Megan Sullivan, who is running as a statewide candidate to serve as a judge on the Pennsylvania Superior Court, visited Potter County earlier this week to meet with supporters and talk to voters about her experience and qualifications to serve on the state appellate court.

Sullivan, a Republican, has spent the majority of her 20-year legal career working as a criminal prosecutor. She served as a deputy attorney general in the Pennsylvania Office of Attorney General from 2017 until earlier this year and also worked for nearly a decade as an assistant district attorney in Chester County.

During her visit to Potter County, Sullivan visited Coudersport, stopping by the county courthouse, enjoying lunch at Olga’s and visiting stores along Main Street. She also posed for a photo beside the iconic sign “Welcome to Potter County, God’s Country.”

Sullivan said that one of the most important messages she has been trying to convey to Pennsylvanians is the importance of voting in this year’s statewide judicial elections. She noted that typically voter turnout significantly decreases in odd-year elections, but that the statewide judicial elections can have long-term impacts on Pennsylvania residents and the state’s justice system.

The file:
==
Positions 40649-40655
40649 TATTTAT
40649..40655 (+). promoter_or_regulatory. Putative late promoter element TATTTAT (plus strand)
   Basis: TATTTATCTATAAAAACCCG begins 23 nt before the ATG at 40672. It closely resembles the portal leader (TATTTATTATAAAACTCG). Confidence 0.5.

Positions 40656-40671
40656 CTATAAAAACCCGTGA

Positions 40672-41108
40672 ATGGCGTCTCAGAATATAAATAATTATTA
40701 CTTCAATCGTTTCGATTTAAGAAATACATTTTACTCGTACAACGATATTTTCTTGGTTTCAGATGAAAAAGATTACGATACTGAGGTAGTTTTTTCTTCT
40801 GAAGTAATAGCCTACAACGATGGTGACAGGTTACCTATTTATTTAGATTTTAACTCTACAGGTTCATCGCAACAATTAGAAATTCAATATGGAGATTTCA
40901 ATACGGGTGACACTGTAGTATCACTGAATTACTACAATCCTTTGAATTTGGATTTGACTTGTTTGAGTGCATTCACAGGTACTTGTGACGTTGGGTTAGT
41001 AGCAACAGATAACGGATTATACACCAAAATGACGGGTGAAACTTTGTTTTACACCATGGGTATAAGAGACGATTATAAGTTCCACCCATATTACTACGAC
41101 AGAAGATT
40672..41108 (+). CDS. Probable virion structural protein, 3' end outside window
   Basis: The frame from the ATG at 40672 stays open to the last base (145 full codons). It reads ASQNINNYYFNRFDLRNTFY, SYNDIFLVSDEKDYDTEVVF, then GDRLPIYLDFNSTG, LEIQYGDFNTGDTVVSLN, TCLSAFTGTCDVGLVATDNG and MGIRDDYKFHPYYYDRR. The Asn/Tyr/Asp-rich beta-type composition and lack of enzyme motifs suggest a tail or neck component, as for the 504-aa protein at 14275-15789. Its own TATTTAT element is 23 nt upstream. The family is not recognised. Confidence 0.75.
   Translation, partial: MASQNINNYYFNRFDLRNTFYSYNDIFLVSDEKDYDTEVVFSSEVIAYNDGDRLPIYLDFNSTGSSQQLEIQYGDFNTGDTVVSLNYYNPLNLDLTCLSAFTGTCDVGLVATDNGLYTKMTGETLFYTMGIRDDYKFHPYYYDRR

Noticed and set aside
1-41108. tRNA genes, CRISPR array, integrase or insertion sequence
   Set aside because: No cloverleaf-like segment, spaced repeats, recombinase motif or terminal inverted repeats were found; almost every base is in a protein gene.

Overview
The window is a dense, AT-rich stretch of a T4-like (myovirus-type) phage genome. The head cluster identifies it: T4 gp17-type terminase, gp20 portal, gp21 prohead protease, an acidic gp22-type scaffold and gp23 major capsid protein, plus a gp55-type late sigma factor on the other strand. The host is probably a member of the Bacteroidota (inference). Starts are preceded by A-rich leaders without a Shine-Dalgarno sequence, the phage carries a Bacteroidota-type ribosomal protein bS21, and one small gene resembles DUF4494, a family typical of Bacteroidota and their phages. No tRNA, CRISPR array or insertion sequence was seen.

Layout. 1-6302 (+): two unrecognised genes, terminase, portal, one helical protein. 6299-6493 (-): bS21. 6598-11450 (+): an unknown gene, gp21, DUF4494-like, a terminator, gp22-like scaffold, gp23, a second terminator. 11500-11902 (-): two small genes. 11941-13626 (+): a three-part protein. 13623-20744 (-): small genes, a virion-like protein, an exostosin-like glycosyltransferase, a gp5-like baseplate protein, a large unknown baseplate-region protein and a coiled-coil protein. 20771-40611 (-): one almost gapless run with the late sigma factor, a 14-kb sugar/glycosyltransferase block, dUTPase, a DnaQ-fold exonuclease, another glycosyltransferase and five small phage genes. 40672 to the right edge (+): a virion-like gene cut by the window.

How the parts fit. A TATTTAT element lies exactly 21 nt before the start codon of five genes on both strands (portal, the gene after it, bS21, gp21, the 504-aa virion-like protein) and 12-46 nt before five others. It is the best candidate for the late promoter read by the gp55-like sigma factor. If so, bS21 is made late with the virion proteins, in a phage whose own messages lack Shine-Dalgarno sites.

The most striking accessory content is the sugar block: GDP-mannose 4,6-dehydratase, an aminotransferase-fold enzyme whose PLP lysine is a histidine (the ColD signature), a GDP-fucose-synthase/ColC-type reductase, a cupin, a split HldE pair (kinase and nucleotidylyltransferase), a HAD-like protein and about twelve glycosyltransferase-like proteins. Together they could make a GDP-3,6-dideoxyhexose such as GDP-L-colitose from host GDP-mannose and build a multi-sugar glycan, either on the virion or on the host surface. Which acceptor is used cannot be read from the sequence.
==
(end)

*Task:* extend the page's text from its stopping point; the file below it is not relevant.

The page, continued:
“Over the course of my campaign, I have worked to visit communities across the state and talk with residents, because I believe it is important as a judge to understand the perception and views that Pennsylvanians have about our state’s judicial system,” said Sullivan. “The feedback I heard from Potter County residents was similar to what I have heard in many other communities: people want a judicial system that is fair, balanced, and accessible to all. But they are also concerned about what they see as a rise in judicial activism that infringes on the role of the legislature and they worry about the erosion of individual liberties and constitutional rights.”

“As a judge, my decision-making process will be guided by the laws enacted by our legislature, the Pennsylvania and federal Constitutions, and the facts of a case,” said Sullivan. “In my view, a judge’s personal beliefs or political views should not influence the decisions they render.”

Sullivan has earned the endorsement of the Pennsylvania Chamber of Commerce, the Pennsylvania Fraternal Order of Police, the Pennsylvania State Troopers Association, and Pennsylvania Firearm Owners Against Crime, among others.

Megan Sullivan will appear on the statewide ballot in November 2021 to fill a vacancy on the Pennsylvania Superior Court. The Superior Court is one of Pennsylvania’s two statewide intermediate appellate courts, the other being the Pennsylvania Commonwealth Court. The Superior Court is often the final arbiter of legal disputes. The Supreme Court may grant a petition to review a decision of the Superior Court, but most petitions are denied and the ruling of the Superior Court stands. Cases are usually heard by panels of three judges sitting in Philadelphia, Harrisburg or Pittsburgh, but may also be heard en banc by nine judges.

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